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By Muhammad Ammar Shafiq Hamzah
KUCHING, June 24 (Bernama) -- Save for a few bumpy stretches, the 750-km drive from Kuching to Miri was smooth.
The three days of driving, with night stops in Sibu and Bintulu, unveiled the sheer vastness of Sarawak. I would have passed through eight states if I had driven that distance – from Perlis to Johor – in Peninsular Malaysia!
I must say that the almost-completed Pan Borneo Highway in Sarawak did not disappoint.
Slowly, but surely, Sarawak is realising a decades-old dream.
The state’s first phase of the Pan Borneo Highway of over 2,000 kilometres across the northern length of Borneo Island is approaching full completion.
The highway snakes through forests and across rivers.
Occasionally, one passes by the ‘Rumah Panjang’, the traditional longhouses, of the indigenous people of Sarawak.
At some stretches where the highway merges with the existing roads, traffic can be busy. At others, one gets the feeling that one is alone, with just nature for company.
Although still under construction, the condition of the highway is relatively good and in some stretches, one can confidently cruise smoothly like the cars in commercial promotions on TV.
Some stretches are bumpy, where a pickup truck would have done better.
The announcement in 2015 of the start of construction for the Sarawak phase of the Pan Borneo Highway, an idea hatched in the 1960s, was greeted with joy by Sarawakians.
For them, it was a dream about to come to fruition. It was more than a highway connecting all the communities along the route. It would be a trigger for many economic spinoffs.
A change of federal government in 2018 and the COVID-19 pandemic caused a delay. Phase One of the project, costing RM16.117 billion, was to have been completed in 2021. Now it is 85 per cent complete.
Senior Works Minister Datuk Seri Fadillah Yusof is confident that 20 of the 25 sections in the first phase of the Sarawak Pan Borneo Highway, spanning 786 kilometres from Telok Melano to Miri, are expected to be fully completed this year.
The remaining five sections, namely Bukit Begunan, Spaoh, Lambir, Tatau and Sarikei, are expected to be ready in April next year, he told reporters recently. Phase Two of the Pan Borneo Highway, from Limbang to Lawas, is expected to be ready by 2028.
Fadillah said the contractors of these five sections of the highway are facing several issues, including a shortage of manpower and a higher cost of construction materials following the COVID-19 pandemic.
After the pandemic hit, many workers returned to their countries of origin, leaving the contractors to manage with only 70 per cent of their original workforce, he explained.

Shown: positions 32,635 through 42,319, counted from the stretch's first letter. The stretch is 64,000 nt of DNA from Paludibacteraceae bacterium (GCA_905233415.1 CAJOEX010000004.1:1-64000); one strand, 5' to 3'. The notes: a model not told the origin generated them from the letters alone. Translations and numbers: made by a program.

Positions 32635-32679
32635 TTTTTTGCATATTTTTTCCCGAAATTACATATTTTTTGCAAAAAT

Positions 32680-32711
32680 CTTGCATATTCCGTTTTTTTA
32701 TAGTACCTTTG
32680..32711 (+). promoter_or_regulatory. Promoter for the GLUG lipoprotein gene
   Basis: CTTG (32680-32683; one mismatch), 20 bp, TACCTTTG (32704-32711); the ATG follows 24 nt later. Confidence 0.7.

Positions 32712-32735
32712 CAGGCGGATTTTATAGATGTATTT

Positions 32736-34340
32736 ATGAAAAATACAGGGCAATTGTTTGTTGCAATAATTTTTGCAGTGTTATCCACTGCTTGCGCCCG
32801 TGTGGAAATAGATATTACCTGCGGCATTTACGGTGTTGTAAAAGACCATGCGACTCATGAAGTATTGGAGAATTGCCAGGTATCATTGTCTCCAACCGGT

“Apart from that, the supply of raw materials such as stones and sand has been affected by the closure of quarries and mines. The higher costs of diesel and steel are also having an impact,” he said.
John Lee Chin Seng, the project advisor of Musyati Sdn Bhd, one of the contractors, said higher palm oil prices had drawn away workers from the construction sector to the plantation sector.
He said the labour shortage had delayed the company’s project but he is optimistic the job can be completed.
“Our strategy now is to utilise all our manpower and finish those parts of the project that involve much traffic flow so as to avoid congestion. Once we are settled with these junctions, we will concentrate on the other parts of the project,” he said.
Acknowledging the problem, the Ministry of Works has given its commitment to assisting the struggling contractors. Discussions are ongoing with the Ministry of Finance to find the best solution to address the rising cost of construction materials.
Besides, the government has also approved some 14,000 applications to recruit migrant construction workers. This is expected to help several delayed construction projects, including the Pan Borneo Highway.
Although yet to be fully completed, the Pan Borneo Highway is already having a positive impact as is visible along the 786-km highway from Telok Melano to Miri. Economic activities are thriving, connecting cities with the rural areas and communities.
For Sarawakians, the highway is not just a road of asphalt, aggregates and sand but a dream to be realised, even if it has to be achieved brick by brick.
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